Wife and I have two pet rats.
The white one is Susu (“milk” in Malay/Indonesian) and the black/white one is Moo-Moo (named for her Friesian-cow-like markings). They’re great pets, even though it has become obvious that I’m badly allergic to them. Right now I have red bumps along my hands and arms from where I’ve been handling them, and I’m on my fourth bottle of nasal spray in an attempt to deal with the sinus issues. But I’ve grown too fond of them to think about giving them away or putting them down.
Except that we almost put one of them down last week.
Moo, our favourite rat and the official mascot of this blog (her picture is probably the header of this page unless you’re reading this in the distant future and I’ve changed it), has struggled with health problems for a long time. She started sneezing early on and eventually developed the ratty equivalent of a frighteningly loud old-man wheeze. It turned out she has a bad case of mycoplasma, which is extremely common in rats but if they’re lucky (like Susu) they just sneeze every so often without it really bothering them.
The first vet I took Moo to didn’t help much, and by the time I took her to the second one the wheeze had really kicked in. The vet let me listen through a stethoscope to both of them breathing. With Susu I could hear her heart beating super-fast, but Moo-Moo didn’t have a heart beat as far as I could tell. Instead, it was drowned out by a sound resembling the fiery bowels of hell. The disease had settled deep within her lungs.
She’d also become very skinny, which may have had to do with her poor health, but her sister’s dominance hadn’t helped either (Susu often steals food off her). A third reason for her weight loss was discovered a few weeks ago when I noticed Moo was having trouble grabbing rat pellets with her mouth. Closer inspection showed that one of her lower front teeth was extremely long – making it difficult for her to close her mouth, let alone eat properly. We were given two choices; have her put down, or have her teeth filed down while under general anaesthetic. The vet then warned us that the anaesthetic option was expensive (about $300) and it would very likely kill the rat anyway due to her breathing problems.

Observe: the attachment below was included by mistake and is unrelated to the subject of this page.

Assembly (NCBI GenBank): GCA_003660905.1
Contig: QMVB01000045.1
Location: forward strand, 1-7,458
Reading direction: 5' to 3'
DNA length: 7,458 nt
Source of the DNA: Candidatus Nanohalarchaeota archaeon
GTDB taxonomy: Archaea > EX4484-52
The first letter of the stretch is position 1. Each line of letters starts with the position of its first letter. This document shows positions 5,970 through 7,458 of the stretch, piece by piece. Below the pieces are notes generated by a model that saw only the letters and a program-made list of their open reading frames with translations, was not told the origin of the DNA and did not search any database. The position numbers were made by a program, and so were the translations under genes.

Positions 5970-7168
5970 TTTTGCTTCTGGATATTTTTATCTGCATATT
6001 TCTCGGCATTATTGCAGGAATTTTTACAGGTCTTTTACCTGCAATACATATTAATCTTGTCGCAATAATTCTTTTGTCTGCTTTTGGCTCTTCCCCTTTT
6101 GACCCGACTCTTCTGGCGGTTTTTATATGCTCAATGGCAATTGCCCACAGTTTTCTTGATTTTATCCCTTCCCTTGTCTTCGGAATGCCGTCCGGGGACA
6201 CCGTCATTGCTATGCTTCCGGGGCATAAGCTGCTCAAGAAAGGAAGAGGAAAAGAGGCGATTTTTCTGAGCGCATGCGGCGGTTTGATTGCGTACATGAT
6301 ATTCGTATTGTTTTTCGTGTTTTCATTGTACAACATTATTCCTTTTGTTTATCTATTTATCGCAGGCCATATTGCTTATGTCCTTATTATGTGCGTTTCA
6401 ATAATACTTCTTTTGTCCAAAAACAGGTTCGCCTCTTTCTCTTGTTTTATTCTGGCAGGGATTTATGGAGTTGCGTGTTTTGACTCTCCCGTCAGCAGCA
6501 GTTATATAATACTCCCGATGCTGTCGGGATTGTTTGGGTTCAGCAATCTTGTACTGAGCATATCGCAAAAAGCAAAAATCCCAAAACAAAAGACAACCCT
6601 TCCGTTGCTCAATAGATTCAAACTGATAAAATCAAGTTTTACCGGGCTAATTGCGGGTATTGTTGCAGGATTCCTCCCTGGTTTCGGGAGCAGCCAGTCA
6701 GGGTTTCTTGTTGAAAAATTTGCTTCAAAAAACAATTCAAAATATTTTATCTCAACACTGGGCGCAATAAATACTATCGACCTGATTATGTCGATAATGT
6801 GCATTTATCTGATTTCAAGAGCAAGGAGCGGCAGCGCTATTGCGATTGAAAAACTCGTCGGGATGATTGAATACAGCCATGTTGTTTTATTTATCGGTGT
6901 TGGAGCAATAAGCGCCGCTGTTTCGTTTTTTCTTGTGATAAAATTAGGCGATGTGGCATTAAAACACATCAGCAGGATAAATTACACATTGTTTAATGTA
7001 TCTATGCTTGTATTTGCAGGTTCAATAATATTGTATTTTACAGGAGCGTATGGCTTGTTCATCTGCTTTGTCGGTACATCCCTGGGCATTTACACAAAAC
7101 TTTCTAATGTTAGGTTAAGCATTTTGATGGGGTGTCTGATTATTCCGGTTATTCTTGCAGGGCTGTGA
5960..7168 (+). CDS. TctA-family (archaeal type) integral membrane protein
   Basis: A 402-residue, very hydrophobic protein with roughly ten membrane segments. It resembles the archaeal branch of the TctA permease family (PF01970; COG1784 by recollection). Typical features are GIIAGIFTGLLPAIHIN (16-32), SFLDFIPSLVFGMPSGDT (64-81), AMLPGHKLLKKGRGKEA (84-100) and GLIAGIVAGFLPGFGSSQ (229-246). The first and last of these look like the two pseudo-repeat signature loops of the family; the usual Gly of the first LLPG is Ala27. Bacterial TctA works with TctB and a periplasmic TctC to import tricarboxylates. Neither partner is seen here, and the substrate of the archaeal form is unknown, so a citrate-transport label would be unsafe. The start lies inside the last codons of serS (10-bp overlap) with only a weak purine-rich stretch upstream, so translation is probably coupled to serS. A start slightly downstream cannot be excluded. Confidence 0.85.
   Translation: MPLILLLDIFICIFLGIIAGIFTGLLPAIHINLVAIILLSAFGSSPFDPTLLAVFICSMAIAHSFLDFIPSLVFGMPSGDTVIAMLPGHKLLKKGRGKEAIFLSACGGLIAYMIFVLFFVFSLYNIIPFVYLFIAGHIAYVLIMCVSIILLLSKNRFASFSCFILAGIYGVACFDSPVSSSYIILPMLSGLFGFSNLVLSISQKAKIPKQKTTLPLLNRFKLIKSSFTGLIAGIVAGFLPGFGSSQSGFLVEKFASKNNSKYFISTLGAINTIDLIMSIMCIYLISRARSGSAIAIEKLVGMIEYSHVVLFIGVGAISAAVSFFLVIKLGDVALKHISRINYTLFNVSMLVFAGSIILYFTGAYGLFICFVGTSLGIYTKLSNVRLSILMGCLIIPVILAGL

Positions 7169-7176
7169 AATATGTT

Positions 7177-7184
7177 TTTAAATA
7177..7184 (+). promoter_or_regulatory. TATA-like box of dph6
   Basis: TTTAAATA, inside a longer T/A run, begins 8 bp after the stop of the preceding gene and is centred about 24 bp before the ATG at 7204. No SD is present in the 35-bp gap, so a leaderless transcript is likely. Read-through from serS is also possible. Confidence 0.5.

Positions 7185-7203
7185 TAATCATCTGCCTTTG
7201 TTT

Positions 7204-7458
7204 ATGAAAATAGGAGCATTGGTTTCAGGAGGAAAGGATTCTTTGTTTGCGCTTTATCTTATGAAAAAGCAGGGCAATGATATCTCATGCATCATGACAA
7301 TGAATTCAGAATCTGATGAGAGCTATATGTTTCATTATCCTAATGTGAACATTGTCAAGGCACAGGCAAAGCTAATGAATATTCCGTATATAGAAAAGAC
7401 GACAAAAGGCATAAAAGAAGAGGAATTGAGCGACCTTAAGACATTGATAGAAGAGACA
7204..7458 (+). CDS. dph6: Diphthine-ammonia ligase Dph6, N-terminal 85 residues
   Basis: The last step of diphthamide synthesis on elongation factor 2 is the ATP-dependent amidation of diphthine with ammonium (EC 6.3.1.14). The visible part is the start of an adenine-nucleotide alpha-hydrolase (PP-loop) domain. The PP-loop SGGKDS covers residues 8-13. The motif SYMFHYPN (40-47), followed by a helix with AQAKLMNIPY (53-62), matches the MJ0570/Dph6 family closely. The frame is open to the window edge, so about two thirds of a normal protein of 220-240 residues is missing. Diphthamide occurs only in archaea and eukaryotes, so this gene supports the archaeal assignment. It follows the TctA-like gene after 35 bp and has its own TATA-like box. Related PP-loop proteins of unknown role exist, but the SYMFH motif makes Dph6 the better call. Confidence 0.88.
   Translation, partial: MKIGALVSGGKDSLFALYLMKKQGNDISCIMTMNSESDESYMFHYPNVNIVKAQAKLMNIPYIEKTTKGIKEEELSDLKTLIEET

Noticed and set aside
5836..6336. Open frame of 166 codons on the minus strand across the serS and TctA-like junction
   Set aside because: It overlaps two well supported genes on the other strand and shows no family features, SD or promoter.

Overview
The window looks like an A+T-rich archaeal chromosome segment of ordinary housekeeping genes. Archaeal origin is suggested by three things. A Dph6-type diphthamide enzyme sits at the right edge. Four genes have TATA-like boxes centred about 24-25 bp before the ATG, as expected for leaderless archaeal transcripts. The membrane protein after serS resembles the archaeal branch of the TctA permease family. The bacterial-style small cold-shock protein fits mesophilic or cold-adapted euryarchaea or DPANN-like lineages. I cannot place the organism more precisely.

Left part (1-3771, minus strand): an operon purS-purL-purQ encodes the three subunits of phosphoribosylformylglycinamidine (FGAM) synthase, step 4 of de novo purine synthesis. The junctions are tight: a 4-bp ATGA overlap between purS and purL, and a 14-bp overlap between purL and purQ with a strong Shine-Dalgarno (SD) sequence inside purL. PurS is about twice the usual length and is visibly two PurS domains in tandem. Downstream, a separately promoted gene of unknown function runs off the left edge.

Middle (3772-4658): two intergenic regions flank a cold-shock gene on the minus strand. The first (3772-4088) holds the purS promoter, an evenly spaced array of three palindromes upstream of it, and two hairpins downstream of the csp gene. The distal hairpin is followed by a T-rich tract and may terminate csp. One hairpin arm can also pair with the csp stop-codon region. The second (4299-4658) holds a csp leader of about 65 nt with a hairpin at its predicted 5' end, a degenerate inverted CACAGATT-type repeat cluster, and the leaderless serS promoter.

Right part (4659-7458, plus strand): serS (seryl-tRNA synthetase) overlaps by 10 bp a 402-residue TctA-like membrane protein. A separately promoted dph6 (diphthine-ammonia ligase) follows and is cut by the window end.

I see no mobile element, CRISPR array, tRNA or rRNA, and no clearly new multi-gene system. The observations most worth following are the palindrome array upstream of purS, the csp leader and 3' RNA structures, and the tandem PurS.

I left the vet with a heavy heart, thinking I’d have to say goodbye to my cute, skittish, polite, smart, acrobatic, neurotic, sneezy rodent. But before we made the decision, I called up a bunch of other vets in the area. I was partly motivated by money – thinking “if I have to have her killed, I may as well find out if someone can do it for cheaper” and “maybe it’d be worth having a gamble with the tooth filing option if it wasn’t so pricey” – but I was also hoping there might be a third option.
The internet had lots of tips for do-it-yourself rat teeth clipping and some sites even suggested that it wouldn’t hurt the creature at all. My vet had specifically told me not to try it because it could shatter the tooth and cause more problems, but I thought that another vet might be able to convince me it was okay for them to do it without putting her under. It seems there is a “no teeth clipping while conscious” rule among animal carers but it’s very new, as not all the vets agreed (though to be honest, it was obvious that the ones who were willing to do it were the ones that had the least idea of what they were talking about).
One place actually recommended a competitor to us – The Rabbit Shop in Booragoon – and when we found out they could do the procedure for a bit cheaper we decided to give it a shot. Still thinking Moo was likely to not survive the anaesthetic, we took a few farewell pictures and said our goodbyes just in case.
It turned out that Moo was in no real danger at all. The vet put her in a Tupperware container, pumped in some oxygen and sleepy-gas, and in no time she was awake again with manageable sized chompers. It was explained to me that other vets probably lose a lot of ratty patients because they apply the same anaesthesia techniques to small animals (rats, mice etc.) as they do with dogs and cats. But if you know what you’re doing, they always wake up again – respiratory disease or not.
So basically, our original vet told us the wrong thing and our favourite pet almost died because of it.
In the end, the procedure still cost around $300 but we got more out of the consultation than we expected. The vet also removed an infected molar from the back of Moo-Moo’s mouth, which was probably causing the trouble in the first place – the pain from the molar would have caused her to chew on one side so her teeth weren’t wearing down evenly. We were also given a bunch more medicine to feed her, and plenty of tips for her diet.
It can be hard spending that kind of money on a small pet because you feel like you’re not supposed to be that attached to it. It’s seen as pretty normal to spend money on the well-being of a cat or dog … but a rat? Plus, the two of them aren’t far away from the end of their lives anyway (they’re 2 years old now, which is beyond the average life expectancy). But whether I like it or not, I am attached to them, and I wouldn’t feel right about letting them suffer or die without spending a bit of time and money on them.
I now have my work cut out for me – making sure Moo eats well, keeps her teeth worn, and takes all her medication. But take a look at this face and tell me that it’s not worth it.
PS. I plan to do a general post about rat-ownership at some point with tips for keeping them and the pros/cons. I also started making a third video for The Gizzards featuring Moo and Su, and that will surface on here once it’s finished.